Well there’s a good side to that as well is fans, if the new record had just come out, fans are only just getting to know it at home. So there will be people in the audience who love this and that new song off the new record, but for the majority you got to give them the stuff that they already love. And yeah, if you can play one or two off the new album, great. We’ve been doing it, like I say, kind of a 50/50 split. We gave ourselves some time at the very beginning.

And plenty of festivals as well.

Festivals as well. And it’s going down great. You know, yeah, it’s just exciting to sort of have all this extra catalogue to play with.

Well they feel like festival songs. I mean that’s kind of the beauty of this new record. They really feel a lot more fleshed out, maybe not, is it the right word? But certainly they’ve got more body to them.

Yeah. And that was an intention. Definitely, I really appreciate you saying that. I’m feeling all of that from the stage as well. I’m feeling like at festivals, they make sense and they feel exciting. So which is something I really hope for.

And tell me a little about the band you’ve got around you at the moment.

The band is slightly bigger than before. We got a couple extra singers, Senab Adekunle and Mariama Touray are fantastic people and just amazing voices. And then we’ve got Hinako Omori on the keys. She’s a new member and then the other lads from before and it’s just great. Well, it’s nice having that extra vocal power up on stage and just a bit more camaraderie and atmosphere. Everything’s live, everyone’s playing something live. Everything’s real, which is, yeah, that’s why I do it. So we can play live, and be in the moment and it’s a lot of fun.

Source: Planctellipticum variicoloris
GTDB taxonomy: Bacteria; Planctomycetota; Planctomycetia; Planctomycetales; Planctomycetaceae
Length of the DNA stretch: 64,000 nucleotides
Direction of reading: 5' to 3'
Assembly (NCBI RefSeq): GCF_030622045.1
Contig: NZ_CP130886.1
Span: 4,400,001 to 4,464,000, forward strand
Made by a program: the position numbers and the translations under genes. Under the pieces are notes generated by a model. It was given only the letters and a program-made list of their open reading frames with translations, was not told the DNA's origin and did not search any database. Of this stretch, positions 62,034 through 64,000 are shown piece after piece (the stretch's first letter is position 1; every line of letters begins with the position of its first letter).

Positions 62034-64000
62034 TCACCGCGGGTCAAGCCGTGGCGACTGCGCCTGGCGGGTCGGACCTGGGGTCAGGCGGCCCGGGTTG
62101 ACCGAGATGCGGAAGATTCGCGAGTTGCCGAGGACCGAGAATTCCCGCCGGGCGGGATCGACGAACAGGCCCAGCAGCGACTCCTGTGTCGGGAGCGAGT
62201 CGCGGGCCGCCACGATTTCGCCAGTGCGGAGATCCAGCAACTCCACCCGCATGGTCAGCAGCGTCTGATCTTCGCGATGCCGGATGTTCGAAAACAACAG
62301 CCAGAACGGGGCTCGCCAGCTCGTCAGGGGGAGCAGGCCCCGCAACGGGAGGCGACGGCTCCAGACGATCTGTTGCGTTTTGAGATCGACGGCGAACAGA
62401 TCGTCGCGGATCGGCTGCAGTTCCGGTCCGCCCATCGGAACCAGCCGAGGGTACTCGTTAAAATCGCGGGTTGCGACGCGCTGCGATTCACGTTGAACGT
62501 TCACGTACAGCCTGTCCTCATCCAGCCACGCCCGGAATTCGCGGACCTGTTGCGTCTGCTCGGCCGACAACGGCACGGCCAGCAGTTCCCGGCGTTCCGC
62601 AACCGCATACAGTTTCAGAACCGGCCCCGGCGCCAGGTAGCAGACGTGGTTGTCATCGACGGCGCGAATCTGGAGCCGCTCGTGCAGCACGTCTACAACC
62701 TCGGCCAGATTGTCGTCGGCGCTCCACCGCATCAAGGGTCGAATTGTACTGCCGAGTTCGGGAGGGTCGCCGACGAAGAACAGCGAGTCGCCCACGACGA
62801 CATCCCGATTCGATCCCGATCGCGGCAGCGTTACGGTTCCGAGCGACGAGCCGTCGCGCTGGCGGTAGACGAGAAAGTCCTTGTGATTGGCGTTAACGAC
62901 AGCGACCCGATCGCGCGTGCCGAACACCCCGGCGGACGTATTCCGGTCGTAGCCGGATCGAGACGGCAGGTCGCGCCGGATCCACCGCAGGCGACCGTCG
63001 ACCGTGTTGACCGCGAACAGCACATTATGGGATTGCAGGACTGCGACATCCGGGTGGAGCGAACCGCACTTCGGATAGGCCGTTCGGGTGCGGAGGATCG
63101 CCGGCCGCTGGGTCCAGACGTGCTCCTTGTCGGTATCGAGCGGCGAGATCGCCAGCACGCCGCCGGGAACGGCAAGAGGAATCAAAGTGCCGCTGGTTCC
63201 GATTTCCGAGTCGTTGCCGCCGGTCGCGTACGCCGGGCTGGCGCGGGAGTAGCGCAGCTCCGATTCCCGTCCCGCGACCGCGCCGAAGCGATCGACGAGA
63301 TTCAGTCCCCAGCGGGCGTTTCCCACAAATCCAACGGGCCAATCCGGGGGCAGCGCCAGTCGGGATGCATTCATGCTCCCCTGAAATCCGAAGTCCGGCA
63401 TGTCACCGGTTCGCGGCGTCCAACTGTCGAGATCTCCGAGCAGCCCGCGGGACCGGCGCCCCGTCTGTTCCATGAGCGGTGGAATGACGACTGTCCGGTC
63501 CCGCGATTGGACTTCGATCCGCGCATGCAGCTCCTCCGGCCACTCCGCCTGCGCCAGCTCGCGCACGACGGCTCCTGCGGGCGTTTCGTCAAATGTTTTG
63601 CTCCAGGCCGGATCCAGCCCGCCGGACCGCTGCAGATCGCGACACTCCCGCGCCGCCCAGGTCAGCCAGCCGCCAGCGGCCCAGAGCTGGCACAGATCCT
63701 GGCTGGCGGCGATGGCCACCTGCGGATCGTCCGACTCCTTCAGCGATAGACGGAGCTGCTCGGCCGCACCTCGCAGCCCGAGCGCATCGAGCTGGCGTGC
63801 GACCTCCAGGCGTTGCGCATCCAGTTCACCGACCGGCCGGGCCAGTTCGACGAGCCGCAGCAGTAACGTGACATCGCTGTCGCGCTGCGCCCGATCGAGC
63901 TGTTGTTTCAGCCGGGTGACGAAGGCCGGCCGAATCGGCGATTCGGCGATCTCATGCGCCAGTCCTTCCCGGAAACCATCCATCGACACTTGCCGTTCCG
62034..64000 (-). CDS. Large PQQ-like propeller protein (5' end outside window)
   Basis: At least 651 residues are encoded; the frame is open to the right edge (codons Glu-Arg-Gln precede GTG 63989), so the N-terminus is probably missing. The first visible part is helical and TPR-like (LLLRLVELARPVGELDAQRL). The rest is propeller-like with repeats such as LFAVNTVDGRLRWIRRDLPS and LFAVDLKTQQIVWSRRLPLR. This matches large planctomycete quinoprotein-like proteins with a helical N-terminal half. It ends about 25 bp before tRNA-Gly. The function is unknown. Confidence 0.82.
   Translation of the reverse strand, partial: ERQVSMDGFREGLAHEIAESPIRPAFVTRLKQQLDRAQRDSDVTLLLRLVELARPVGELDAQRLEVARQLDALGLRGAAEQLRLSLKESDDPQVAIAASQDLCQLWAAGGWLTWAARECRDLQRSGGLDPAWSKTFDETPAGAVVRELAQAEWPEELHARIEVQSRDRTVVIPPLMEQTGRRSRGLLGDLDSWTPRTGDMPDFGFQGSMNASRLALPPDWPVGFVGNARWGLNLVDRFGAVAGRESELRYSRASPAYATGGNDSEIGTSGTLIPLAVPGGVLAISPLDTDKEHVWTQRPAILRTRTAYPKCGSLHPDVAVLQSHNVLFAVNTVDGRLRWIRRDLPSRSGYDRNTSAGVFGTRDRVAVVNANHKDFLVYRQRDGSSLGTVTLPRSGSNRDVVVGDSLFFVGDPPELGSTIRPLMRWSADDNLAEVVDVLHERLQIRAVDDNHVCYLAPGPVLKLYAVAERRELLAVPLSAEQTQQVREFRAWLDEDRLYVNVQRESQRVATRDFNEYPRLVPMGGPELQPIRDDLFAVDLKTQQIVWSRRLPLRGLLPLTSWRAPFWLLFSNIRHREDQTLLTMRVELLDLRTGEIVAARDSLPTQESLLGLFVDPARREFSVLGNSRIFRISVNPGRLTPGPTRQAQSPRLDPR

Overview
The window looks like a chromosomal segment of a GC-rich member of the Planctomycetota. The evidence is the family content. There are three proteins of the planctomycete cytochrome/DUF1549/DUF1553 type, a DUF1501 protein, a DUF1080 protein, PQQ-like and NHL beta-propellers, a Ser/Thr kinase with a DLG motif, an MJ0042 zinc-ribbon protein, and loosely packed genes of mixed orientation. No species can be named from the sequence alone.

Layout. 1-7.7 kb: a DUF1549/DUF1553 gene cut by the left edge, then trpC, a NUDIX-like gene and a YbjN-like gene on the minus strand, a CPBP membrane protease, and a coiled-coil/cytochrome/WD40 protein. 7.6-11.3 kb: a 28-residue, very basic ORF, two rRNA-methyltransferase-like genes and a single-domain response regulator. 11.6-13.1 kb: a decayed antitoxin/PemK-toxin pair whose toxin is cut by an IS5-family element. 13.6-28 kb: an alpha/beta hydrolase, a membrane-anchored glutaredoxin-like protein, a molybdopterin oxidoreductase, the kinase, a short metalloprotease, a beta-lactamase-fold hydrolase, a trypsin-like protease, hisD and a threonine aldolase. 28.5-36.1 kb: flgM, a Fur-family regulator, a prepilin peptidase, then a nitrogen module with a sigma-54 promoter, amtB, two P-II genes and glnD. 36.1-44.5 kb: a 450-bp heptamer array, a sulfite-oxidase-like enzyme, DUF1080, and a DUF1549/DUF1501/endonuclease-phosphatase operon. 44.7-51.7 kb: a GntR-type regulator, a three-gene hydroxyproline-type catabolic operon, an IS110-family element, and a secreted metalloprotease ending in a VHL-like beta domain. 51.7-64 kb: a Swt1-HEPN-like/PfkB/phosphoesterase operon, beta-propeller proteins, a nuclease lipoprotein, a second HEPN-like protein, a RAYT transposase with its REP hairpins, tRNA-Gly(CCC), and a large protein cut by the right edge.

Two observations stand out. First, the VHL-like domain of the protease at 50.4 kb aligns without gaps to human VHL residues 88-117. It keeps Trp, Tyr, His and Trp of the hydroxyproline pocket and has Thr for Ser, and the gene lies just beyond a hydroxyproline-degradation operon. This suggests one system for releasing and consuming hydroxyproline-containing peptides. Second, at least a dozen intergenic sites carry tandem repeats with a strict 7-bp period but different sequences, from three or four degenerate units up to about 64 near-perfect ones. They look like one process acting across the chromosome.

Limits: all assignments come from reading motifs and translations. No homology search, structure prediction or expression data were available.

I saw Portugal. the Man at a festival a couple of months ago and they have this sign come up kind of being the snarky bastards they are. It said, “Yes, we are actually playing our instruments”.

I love that man. You know, I remember seeing Taylor Swift once in Las Vegas and she had a mad like piano malfunction and the mics on the piano and whatever it was plugged into, cut out and her piano went silent and her vocal did the same thing and it was funny. She had to stop. She said that because she listens to herself on her ears, and she had to stop because obviously she couldn’t hear herself either, which means she was actually playing and she said, “Well, at least you know, I’m doing it for real”, you know.